Larks Home Kitchen Cuisine inside The Inn at the Commons, (541) 774-4760, 200 N. Riverside Ave. With its vintage-looking 1960s coffee shop exterior, Larks offers a menu packed with succulent fare, cooked from scratch using ingredients from local farms, ranches and wineries. The menu changes to utilize seasonal foods. The chalkboard on the dining room wall lists which farms the food of the day come from. Larks is a great place for a relaxing lunch.
Elements Tapas Bar, (541) 779-0135, 101 E. Main St. Located in one of those renovated buildings in downtown, Elements' interior is dark wood, with padded booths, tables, and cozy living room-style seating with leather chairs and coffee tables. There is no parking lot, though there is street parking and a few bike racks, so walking from our hotel turned out to be a great idea. We started our tapas experience with a meat and cheese platter, followed with sardinas de la casa. The wine list focuses on Oregon and Spanish varietals.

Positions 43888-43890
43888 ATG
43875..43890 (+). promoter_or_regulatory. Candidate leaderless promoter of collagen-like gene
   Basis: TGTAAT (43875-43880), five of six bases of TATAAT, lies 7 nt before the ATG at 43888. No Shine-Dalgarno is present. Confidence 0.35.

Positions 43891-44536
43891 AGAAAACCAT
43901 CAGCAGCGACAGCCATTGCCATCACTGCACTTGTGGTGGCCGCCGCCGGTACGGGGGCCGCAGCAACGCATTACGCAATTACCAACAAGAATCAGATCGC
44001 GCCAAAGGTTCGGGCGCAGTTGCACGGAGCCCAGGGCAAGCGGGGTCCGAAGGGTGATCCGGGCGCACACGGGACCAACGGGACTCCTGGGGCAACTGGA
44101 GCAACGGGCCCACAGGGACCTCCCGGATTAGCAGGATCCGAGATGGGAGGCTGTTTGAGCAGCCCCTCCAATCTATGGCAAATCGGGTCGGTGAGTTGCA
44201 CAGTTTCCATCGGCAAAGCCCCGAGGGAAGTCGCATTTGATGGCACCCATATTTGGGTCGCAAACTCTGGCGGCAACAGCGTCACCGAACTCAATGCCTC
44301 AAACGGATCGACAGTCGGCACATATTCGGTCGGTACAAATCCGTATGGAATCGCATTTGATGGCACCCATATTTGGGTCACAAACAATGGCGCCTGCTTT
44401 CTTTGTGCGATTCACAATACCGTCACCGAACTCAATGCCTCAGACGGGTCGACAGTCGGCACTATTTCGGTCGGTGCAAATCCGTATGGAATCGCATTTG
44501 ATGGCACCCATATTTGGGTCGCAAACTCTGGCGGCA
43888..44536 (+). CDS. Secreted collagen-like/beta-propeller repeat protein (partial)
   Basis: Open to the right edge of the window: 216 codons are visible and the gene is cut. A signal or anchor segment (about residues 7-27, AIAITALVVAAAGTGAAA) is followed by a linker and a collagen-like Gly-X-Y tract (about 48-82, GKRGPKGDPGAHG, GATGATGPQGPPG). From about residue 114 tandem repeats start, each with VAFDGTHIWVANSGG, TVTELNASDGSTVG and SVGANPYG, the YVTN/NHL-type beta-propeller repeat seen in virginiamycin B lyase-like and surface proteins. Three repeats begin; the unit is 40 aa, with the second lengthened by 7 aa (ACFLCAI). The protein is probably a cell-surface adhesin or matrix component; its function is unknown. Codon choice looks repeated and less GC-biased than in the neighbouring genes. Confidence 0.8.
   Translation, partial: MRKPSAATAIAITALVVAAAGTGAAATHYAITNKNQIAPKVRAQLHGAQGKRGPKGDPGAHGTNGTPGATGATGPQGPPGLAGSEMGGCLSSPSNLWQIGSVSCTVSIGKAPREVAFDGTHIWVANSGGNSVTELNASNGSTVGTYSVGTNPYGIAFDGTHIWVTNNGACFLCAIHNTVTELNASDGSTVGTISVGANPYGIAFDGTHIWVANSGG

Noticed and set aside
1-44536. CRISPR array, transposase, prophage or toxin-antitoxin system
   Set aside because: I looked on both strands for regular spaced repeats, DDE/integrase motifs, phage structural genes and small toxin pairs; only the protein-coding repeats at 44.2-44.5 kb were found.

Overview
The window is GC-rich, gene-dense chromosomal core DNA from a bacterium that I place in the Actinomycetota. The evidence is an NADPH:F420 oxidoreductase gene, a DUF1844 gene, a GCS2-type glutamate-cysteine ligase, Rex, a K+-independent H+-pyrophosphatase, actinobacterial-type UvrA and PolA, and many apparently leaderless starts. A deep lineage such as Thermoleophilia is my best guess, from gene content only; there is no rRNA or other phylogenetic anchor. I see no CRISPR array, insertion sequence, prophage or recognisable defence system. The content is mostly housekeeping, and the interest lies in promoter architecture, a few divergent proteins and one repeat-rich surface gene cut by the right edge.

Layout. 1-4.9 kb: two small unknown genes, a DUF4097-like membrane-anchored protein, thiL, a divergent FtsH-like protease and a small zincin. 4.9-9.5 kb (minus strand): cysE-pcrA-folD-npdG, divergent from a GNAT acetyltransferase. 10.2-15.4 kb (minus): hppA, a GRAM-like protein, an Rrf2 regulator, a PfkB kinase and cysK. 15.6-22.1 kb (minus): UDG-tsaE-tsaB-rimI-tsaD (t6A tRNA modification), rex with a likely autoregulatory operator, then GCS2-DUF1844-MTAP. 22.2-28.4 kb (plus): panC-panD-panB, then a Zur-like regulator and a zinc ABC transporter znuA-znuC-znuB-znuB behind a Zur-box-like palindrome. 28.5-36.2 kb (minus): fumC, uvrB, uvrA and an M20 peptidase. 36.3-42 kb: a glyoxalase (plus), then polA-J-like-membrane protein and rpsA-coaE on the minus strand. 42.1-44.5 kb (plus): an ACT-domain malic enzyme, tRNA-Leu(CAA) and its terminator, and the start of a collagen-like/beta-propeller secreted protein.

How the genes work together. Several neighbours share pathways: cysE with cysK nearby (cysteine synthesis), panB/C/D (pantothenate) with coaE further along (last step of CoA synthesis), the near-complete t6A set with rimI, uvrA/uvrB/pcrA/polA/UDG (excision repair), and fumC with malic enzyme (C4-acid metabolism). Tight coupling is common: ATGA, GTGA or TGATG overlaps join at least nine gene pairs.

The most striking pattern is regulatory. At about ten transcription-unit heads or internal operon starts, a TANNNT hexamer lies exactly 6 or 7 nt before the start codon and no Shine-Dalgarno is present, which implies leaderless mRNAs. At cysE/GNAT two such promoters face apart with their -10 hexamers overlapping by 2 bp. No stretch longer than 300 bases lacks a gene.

Le Petit Tasting Room, (541) 664-2218, 245 N Front St, Central Point. Award-winning wines that include a signature Chenin Blanc, Sangiovese, Tempranillo and Dark Night, a red blend.
Rogue Creamery, (541) 665-1155, 311 N Front St, Central Point. Rogue Creamery is always changing up their offerings, but you can’t go wrong with their TouVelle Cheese, a semi-hard cow’s milk that they describe as an American original cheese.
Lillie Belle Farms Artisan Chocolates, (541) 664-2815, 211 N Front St, Central Point. Their caramels, luxury truffles, and "Bean to Bar" chocolate bars are made with organic chocolate. The tastes and combinations of flavors are simply amazing, probably the reason why Lillie Belle Farms is considered one of America's Top 10 Chocolatiers.